But then, on the eerie afternoon of Sept. 11, 2001, Bush's counselor Karen Hughes appeared at FBI headquarters the President had just touched down at Offutt Air Force Base in Nebraska and announced that "your Federal Government continues to function effectively." The pronoun was almost as astonishing as the sentiment, but the moment of common purpose seems to have passed. The war is over, sort of, an election looms, and the President has once again orphaned the government it's not ours anymore, and certainly not his. Bush, who seemed so focused when it came to kicking out Saddam, has reverted to his casual disdain for the nonmilitary aspects of federal governance. He has passed another tax cut, filled with trickery and guaranteed to run up huge deficits. And he has lost his way in Iraq, allowing the less dramatic but far more challenging postwar period to become a dangerous mess.
On the latter point, here are some of the things your Federal Government was doing last week. The military imposed an assault-weapons ban on anarchic Baghdad (even as Representative Tom DeLay of Texas recently let slip that Congress won't renew one at home). It was disclosed that the Central Intelligence Agency is trying to figure out, among other things, how we came to the questionable conclusion that Saddam Hussein possessed massive stocks of illegal weapons. The CIA will surely look into the activities of the Pentagon's Office of Special Plans, an intelligence nodule created by Secretary Donald Rumsfeld and his deputy, Paul Wolfowitz, to provide a hawkish counterforce against the other spy services. The Pentagon's extreme threat assessment, which relied heavily on dubious reports from Iraqi defectors, carried the day in the White House.
There was some good news: the French and Russians finally allowed the U.N. to lift economic sanctions on Iraq. And some not-so-good news the same day: Wolfowitz visited the Senate Foreign Relations Committee and was a study in subdued opacity when it came to the Iraq reconstruction plan. In fairness, he wasn't pressed very hard by the Senators, who apparently find precise questions, unlike imprecise speeches, an unnecessary act of self-abnegation. Nebraska Republican Chuck Hagel was an exception. He asked, simply: Why was former General Jay Garner so quickly replaced by former diplomat L. Paul Bremer as the American proconsul in Iraq? Wolfowitz said Garner hadn't been replaced. He had been subsumed: the Pentagon had planned all along to put someone like Bremer in charge. But this was nonsense; several military experts told me that Garner was replaced because he had been paralyzed by the political and diplomatic complexities of the job; Bremer was said to be more decisive.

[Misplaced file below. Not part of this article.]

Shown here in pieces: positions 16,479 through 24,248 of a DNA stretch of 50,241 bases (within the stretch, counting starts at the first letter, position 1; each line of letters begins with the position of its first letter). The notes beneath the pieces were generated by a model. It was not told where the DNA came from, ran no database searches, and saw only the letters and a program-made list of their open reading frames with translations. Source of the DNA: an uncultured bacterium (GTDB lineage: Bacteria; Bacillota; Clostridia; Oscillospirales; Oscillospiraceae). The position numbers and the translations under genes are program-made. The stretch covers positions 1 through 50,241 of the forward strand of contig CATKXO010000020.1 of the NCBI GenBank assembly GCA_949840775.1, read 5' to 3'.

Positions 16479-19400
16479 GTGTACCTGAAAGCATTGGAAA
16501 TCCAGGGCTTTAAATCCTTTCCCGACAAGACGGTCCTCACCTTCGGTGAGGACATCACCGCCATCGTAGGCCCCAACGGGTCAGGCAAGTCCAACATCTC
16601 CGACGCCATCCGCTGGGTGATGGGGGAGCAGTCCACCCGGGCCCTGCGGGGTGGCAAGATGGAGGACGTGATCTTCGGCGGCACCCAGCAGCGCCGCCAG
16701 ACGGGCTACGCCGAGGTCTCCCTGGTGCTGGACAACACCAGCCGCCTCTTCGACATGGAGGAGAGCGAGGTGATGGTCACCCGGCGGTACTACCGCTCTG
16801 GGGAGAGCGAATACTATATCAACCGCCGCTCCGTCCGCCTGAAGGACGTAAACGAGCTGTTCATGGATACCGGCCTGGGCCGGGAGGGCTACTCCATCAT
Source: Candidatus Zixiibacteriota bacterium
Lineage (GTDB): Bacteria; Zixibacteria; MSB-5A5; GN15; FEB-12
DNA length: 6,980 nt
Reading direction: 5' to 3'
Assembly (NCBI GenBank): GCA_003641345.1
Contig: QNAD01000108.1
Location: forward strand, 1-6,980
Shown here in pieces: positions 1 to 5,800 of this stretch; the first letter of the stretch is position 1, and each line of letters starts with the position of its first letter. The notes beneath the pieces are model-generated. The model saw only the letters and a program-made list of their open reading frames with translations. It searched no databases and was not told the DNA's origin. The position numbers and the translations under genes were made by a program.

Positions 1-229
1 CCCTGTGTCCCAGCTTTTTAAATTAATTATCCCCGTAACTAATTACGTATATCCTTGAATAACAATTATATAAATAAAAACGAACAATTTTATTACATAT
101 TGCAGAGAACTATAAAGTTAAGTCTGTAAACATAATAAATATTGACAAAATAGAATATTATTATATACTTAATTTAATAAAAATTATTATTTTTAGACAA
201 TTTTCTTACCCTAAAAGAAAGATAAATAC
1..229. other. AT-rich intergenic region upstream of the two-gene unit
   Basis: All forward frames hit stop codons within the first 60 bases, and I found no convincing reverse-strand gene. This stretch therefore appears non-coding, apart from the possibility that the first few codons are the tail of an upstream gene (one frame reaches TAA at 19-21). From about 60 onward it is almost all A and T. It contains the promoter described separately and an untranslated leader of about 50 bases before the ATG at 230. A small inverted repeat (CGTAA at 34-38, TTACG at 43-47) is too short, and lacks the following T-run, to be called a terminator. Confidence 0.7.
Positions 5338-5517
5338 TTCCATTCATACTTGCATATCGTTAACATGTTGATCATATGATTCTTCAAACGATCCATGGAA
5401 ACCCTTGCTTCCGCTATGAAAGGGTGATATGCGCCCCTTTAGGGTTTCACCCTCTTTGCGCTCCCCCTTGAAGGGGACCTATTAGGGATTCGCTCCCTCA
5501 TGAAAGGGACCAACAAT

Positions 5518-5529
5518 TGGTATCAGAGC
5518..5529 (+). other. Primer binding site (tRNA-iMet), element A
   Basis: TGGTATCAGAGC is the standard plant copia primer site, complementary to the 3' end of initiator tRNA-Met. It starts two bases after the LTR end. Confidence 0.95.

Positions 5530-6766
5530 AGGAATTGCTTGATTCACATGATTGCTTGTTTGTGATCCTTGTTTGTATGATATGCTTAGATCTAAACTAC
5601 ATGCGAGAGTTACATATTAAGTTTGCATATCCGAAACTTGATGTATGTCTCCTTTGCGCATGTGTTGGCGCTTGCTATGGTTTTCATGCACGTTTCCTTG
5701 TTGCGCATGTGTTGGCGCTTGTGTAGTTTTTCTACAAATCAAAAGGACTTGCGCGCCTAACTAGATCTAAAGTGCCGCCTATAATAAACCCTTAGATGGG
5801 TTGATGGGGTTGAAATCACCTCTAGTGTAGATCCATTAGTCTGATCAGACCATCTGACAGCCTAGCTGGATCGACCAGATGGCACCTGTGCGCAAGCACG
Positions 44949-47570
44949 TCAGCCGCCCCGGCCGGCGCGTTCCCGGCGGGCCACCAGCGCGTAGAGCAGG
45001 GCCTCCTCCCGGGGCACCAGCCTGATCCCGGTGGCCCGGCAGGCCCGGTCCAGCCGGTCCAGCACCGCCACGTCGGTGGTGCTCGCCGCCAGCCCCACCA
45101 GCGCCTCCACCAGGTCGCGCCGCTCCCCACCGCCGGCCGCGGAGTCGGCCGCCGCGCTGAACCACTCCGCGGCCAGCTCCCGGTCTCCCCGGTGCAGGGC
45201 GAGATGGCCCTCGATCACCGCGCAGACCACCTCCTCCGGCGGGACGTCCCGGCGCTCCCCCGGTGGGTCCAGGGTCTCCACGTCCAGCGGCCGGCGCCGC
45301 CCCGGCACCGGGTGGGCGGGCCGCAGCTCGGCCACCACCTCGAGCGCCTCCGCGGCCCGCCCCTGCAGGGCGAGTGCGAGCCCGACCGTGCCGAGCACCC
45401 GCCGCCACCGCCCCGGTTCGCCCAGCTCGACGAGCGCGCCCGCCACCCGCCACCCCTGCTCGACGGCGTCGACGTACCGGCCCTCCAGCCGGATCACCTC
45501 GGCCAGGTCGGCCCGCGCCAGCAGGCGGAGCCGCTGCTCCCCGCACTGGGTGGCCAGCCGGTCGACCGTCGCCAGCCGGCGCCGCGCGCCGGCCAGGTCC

Wolfowitz added that complaints about the postwar mess reminded him of the fleeting wartime controversy over troop levels and strategy. He may be right. The situation in Iraq could improve. But there is a larger problem that Wolfowitz refused to acknowledge: we are involved in a long-term occupation of a country that detests non-Muslim occupiers. He hinted at this once, when he was reminded that he had disputed, as "wildly off the mark," Army Chief of Staff Eric Shinseki's prewar prediction that "several hundred thousand" troops would be needed to pacify Iraq. Wolfowitz said he took "several" to mean 300,000 or more the current coalition troop level is approaching 200,000--but, more to the point, he said he had made the comment because "our enemies in the Arab world" were suggesting that a massive and lengthy American occupation of Iraq was imminent.
At the time, the Bush Administration was insisting that Iraq would quickly be turned over to the Iraqis. That is no longer the plan: Wolfowitz acknowledged that it will be years before a fully functioning national government is elected. "When is the President going to tell the American people that we're likely to be in the country of Iraq for three...six, eight, 10 years with thousands of forces and billions of dollars?" Joe Biden of Delaware asked. "They have not been told. They were not told before we went in. And you knew we were going to have to stay there, and he knew."
Wolfowitz replied, mildly, that it's difficult to predict such things. True enough, but I also sense a certain presidential reluctance to tell us what our Federal Government is facing in Iraq or to admit that his Federal Government may have hyped what this was all about in the first place.